Can State and Federal Regulations Keep Pace with AI Technology Developments?
Artificial intelligence (AI) systems are developing rapidly, leaving federal and state legislation governing this technology lacking. While legislators and government agencies scramble to keep up with the changing landscape, there are a few existing regulations and guidelines that attempt to keep this powerful force as safe and secure as possible. With all the changes, it leaves the question, can state and federal regulations keep pace with AI technology developments?
This is relevant for business owners and intellectual property (IP) owners because AI and IP overlap in a number of ways. AI tools can be used to assist IP rights and protection, but generative AI can create issues for intellectual property, too.
California Privacy Rights Act
The California Privacy Rights Act (CPRA) went into effect at the start of 2023 and is an expansion of the California Consumer Privacy Act (CCPA). The updated and added provisions involve imposing stricter limits on how sensitive personal data is handled, stored, and shared, including limits on cross-behavioral advertising, which may implement AI.
Colorado Privacy Act
Colorado’s Act allows consumers to opt out of automated decision profiling and mandates that activities with higher risks of harm have assessments for data protection. Activities that would be considered to have a heightened risk of harm include targeted advertising and specific profiling methods.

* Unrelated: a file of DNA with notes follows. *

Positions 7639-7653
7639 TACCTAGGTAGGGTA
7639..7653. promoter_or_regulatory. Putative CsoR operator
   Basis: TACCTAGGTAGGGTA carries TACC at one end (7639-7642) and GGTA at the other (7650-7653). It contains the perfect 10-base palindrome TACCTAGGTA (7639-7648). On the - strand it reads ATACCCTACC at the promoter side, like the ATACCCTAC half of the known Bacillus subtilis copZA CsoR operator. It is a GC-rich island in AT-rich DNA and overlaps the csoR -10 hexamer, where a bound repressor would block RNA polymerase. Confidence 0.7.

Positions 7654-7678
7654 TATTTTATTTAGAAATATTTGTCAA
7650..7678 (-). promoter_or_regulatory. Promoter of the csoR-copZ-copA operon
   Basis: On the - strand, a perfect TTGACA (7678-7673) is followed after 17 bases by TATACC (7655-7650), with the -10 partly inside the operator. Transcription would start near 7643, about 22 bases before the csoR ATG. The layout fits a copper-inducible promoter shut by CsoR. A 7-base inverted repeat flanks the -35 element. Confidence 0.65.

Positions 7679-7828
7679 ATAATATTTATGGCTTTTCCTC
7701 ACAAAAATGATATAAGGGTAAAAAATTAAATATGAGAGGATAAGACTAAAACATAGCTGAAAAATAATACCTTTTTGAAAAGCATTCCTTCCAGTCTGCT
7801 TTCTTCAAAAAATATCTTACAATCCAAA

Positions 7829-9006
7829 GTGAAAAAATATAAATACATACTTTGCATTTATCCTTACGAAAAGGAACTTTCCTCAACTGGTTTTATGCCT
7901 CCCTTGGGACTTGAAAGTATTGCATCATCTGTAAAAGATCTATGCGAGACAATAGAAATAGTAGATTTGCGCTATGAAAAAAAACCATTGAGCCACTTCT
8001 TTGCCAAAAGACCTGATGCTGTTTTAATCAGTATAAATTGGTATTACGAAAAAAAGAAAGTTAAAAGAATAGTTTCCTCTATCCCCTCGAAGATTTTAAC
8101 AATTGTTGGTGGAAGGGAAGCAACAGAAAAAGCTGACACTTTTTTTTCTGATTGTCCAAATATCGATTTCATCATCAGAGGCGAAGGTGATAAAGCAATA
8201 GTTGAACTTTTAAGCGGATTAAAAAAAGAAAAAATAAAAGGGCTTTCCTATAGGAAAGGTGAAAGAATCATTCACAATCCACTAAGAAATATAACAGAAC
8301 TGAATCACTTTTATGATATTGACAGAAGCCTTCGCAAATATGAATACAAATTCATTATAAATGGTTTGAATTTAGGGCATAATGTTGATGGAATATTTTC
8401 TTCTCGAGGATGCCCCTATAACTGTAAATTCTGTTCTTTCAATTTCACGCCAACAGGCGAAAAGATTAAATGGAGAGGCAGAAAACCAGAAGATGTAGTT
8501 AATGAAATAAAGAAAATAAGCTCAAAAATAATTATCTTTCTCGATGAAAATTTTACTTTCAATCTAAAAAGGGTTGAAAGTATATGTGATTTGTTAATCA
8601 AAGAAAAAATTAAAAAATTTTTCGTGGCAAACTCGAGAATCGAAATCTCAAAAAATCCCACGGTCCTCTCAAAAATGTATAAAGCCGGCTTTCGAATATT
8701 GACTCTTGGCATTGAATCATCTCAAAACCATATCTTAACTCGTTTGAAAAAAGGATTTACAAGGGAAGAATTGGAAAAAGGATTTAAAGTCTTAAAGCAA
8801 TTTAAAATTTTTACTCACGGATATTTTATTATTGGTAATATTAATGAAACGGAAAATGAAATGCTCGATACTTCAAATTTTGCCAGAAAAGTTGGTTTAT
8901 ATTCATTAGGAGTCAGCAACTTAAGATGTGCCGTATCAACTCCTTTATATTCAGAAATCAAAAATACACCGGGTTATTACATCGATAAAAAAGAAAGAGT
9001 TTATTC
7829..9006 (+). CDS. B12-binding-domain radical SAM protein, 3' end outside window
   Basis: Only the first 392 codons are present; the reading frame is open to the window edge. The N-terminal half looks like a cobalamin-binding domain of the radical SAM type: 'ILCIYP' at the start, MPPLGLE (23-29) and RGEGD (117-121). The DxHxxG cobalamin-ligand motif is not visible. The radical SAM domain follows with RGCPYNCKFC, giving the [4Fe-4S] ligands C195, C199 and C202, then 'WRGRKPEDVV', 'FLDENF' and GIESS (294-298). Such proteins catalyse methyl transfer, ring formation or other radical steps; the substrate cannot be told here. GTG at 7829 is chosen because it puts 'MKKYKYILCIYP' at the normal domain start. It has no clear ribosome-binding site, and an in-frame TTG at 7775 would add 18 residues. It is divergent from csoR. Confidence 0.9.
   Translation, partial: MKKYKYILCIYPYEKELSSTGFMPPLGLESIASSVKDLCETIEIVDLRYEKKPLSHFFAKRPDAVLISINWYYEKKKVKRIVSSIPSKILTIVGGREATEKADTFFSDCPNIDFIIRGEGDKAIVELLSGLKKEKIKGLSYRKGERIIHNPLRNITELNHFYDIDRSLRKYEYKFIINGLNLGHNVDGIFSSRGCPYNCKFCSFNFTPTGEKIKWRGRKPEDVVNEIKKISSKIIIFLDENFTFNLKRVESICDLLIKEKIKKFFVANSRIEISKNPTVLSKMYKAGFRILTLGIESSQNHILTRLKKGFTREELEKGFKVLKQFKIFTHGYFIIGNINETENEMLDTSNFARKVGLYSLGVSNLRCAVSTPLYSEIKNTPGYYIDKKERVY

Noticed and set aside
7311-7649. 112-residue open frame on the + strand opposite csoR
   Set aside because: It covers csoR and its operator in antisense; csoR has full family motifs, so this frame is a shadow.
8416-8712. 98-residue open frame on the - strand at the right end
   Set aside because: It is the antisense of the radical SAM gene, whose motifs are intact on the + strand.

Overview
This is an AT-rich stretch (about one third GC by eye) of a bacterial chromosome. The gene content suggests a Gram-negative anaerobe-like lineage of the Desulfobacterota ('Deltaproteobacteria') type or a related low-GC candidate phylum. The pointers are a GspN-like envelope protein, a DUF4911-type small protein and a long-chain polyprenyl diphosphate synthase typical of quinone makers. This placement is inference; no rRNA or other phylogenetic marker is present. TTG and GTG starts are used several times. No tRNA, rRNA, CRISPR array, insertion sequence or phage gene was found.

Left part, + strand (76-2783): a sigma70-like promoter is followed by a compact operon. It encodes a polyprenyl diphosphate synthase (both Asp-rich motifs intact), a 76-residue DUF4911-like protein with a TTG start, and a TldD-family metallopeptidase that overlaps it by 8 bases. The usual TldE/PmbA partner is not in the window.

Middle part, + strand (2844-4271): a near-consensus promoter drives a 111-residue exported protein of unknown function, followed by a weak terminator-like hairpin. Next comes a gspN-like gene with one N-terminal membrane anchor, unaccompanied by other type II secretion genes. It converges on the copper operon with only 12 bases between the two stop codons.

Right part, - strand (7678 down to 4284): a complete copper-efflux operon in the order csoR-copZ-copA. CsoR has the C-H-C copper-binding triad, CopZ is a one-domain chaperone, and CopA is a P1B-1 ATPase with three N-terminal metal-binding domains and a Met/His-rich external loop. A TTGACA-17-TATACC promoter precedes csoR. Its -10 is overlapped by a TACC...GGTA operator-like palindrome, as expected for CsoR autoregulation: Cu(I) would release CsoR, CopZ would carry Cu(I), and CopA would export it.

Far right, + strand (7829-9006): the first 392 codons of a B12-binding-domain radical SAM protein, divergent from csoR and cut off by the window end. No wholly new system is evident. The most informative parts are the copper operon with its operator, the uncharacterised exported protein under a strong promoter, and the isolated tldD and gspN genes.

Texas Data Privacy and Security Act
Much like the Colorado Privacy Act, the Texas Data Privacy and Security Act (TDPSA) includes provisions on opting out of targeted advertising and profiling and requires data protection assessments. There are also re-identification requirements for select data categories.
Federal AI Laws and Guidelines
Comprehensive federal regulations have fallen behind. However, the American Data Privacy and Protection Act (ADPPA) is set to go through the approval process in Congress this year. If enacted, the ADPPA would impose limits on the collection, use, and sharing of users’ personal information. It also includes terms regarding discriminatory use and accountability.
Because AI poses particularly challenging risk management and privacy concerns. Developing encompassing and appropriate legislation can be difficult. On October 30, 2023, President Biden signed an Executive Order on the Safe, Secure, and Trustworthy Development and Use of Artificial Intelligence.
The Executive Order includes numerous provisions for developers of artificial intelligence, as well as the data and tools these developers use. It provides guidance on many risks and current issues with AI use. Still, it does little to address the numerous problems associated specifically with how AI relates to and impacts intellectual property.
Meanwhile, the Copyright Office has its own guidelines on how to determine if AI created works are copyrightable. The Copyright Office allows copyright for AI works a human edited, modified, or otherwise revised to be a new work. Meaning the work contains a sufficient amount of original authorship by a human. A human merely providing prompts to AI to create a work is not enough. The Copyright Office launched an initiative on AI in 2023 and is currently reviewing the written comments of the public. You can find out more at https://www.copyright.gov/ai/.
Other IP AI-related questions are still being answered. Such as how much a human needs to contribute to a work for it to be eligible for copyright or patent protection. In what ways must generative AI systems comply with open-source licenses? These questions and many more IP concerns remain open to interpretation in the absence of definitive legislative guidance.
Lawmakers work to keep up with the changing dynamics of AI, data privacy, and intellectual property protection. As they do, it is especially important to consult with an IP attorney who stays informed on the constantly updating regulations. Contact EmergeCounsel to schedule a free consultation.